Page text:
A Portrait of Learning: Smarthistory

Art teachers: Picture this: a free multi-media “web-book” that’s sure to impress, engage, and inform students. Smarthistory is a captivating digital substitute for traditional art history textbooks.  The site evolved from a blog featuring free audio guides to the Museum of Modern Art and the Metropolitan Museum of Art. These days, Smarthistory contains also contains videos about works of art.

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Food for Thought

foodmanIf you’re teaching Social Studies this year, consider adding an extra ingredient to the meat of the content your students will be consuming. Toss in some fresh information about about food. Why? Food is a relevant part of each learner’s life in and out of the classroom. The topic is meaningful to just about everyone–administrators, educators, community members, and parents, included. People like talking about

  • things to eat
  • how foods are prepared
  • how they taste
  • why certain meals are more important than others
  • how edibles are used as a reflection of culture and beliefs
  • who discovered a dish, and so on.

More importantly, when pupils encounter information that is significant to them, they tend to pay attention and retain the information for longer periods of time. By teaching Social Studies within a culinary context, chances are students will associate the content along with the food-related facts. One more reason to consider adding food to the mental menu is that the topic also makes it possible for educators to integrate technology in a novel and useful manner.

For example, an engaging Social Studies teacher might introduce a concept–say explorers–and elicit a few essential questions from students, questions such as…

  • What causes people to want to explore the unknown?
  • What is the most important thing people accomplish through exploration?
  • What is the most important trait for being a successful explorer?
  • Who is history’s most important explorer?
  • Who changes more–cultures that are “discovered” by explorers or explorers that have discovered new cultures?

In order to add relevancy to the concept, the teacher might also ask food related-questions such as…

  • What kinds of foods were being consumed by humans at this point in history?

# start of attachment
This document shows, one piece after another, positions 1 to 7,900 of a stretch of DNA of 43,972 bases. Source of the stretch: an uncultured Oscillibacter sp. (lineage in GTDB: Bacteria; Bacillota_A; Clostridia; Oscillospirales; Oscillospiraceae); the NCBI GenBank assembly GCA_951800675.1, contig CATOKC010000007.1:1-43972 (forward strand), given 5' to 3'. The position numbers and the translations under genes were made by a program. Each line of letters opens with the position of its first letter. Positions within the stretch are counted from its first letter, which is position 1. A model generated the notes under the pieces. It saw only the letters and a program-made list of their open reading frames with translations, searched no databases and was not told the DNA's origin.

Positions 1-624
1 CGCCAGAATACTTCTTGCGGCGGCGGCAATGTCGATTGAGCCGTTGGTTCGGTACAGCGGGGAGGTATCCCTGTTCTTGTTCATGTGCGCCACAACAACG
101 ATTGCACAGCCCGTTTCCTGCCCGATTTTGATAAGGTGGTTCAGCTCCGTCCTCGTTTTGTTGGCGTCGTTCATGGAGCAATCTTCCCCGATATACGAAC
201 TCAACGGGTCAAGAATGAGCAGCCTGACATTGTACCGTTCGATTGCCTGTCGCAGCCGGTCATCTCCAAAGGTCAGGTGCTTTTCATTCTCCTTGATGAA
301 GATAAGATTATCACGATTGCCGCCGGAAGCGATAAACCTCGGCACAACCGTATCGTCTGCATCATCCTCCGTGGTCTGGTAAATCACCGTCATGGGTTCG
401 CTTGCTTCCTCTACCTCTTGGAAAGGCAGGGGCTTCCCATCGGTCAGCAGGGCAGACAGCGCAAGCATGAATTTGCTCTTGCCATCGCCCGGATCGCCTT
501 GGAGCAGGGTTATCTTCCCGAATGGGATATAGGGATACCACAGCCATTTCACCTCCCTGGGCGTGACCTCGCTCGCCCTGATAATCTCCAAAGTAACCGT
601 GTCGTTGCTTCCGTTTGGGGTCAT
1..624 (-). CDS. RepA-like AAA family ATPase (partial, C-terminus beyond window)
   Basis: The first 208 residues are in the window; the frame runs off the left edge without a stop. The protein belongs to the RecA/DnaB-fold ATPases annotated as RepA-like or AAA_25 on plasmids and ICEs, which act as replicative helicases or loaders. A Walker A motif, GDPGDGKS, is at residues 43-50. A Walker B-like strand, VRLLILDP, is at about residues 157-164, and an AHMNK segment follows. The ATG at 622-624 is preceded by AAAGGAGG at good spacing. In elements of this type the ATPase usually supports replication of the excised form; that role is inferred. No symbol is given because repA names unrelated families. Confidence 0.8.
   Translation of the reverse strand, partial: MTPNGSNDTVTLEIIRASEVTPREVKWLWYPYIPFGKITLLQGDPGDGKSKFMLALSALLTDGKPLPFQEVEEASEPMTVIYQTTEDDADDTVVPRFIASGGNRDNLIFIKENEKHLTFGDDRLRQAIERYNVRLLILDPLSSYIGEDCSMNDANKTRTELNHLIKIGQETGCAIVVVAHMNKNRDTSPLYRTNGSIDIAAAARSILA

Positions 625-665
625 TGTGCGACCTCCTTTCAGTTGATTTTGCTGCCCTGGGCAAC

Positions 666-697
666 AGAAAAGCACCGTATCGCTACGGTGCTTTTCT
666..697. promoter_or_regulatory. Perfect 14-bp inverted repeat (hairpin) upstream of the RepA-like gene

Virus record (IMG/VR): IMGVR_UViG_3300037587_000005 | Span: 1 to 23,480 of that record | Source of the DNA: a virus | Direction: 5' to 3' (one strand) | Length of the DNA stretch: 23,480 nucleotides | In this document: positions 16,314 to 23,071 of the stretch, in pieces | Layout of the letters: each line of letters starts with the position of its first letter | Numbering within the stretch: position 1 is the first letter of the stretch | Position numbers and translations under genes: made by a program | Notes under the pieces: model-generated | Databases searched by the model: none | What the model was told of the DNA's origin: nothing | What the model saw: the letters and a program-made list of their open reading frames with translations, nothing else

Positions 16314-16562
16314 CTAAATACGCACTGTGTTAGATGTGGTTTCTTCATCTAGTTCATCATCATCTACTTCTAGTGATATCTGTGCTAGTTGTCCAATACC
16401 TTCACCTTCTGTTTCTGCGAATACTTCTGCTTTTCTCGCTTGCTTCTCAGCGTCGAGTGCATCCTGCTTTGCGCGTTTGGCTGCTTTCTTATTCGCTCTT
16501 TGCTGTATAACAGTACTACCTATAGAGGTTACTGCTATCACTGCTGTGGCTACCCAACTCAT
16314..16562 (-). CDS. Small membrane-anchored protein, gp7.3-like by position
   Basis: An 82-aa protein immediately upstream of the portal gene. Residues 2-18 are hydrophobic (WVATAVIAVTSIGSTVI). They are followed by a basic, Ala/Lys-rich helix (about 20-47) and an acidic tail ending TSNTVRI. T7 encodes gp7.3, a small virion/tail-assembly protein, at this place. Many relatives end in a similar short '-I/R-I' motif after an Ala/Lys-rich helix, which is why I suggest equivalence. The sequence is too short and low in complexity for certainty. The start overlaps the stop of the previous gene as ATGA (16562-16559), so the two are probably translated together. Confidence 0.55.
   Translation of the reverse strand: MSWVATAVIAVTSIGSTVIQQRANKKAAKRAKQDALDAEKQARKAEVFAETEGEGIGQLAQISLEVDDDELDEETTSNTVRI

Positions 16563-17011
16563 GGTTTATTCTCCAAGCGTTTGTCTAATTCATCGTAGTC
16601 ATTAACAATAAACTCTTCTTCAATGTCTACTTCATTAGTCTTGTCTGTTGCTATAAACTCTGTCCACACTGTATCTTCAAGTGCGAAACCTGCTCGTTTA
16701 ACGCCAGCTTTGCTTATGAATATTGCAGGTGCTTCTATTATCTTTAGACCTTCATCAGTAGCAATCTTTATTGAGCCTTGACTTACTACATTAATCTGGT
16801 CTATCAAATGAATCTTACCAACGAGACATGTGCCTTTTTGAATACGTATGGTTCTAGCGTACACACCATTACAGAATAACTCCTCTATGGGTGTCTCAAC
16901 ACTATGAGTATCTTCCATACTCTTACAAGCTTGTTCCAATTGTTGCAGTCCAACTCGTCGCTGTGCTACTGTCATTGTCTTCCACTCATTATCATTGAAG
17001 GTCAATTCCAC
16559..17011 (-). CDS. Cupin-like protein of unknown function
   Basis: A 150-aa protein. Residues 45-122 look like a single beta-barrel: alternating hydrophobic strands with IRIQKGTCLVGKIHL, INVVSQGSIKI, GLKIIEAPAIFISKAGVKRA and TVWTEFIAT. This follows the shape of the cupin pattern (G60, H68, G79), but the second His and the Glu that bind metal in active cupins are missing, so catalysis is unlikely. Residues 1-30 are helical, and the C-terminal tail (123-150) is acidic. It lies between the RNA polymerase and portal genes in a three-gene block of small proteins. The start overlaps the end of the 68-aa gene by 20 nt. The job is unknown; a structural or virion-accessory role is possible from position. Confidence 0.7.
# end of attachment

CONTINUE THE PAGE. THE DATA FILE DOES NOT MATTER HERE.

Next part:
• What new foods were discovered when ___ found ___?
  • Who had better (tastier, healthier, et cetera) foods in their diet–the explorer or the people the explorer met?
  • How did food change the way these people behaved?
  • Which foods, now commonly consumed, would have benefited an early explorer?
  • In what ways has food changed the practice of exploration or the course of human history?
  • What types of technology existed to help these people prepare and preserve their food?

To assist students with their own exploration of these and other questions, the instructor could suggest that learner use the following web-based resources:

By investigating the role of food in Social Studies, students and educators also have an opportunity to integrate technology in the form of spreadsheets. Using spreadsheets to calculate the energy requirements needed perform daily human activities (an Excel file is available for download via PubMed) will give pupils insight into the amount and kinds of food various people in assorted eras needed in order to survive. By incorporating a wee bit of Science and using cognitive tools such as spreadsheets and other resources in the classroom, students develop a clearer understanding of humans who lived along ago, humans, who like themselves, needed food for survival. Using free, collaborative resources such as Instacalc, Google Docs and Spreadsheets, and NCES Create A Graph site pupils can begin creating their own tools for analysis. Think about it: you can create students that hunger for learning. Make them crave your content.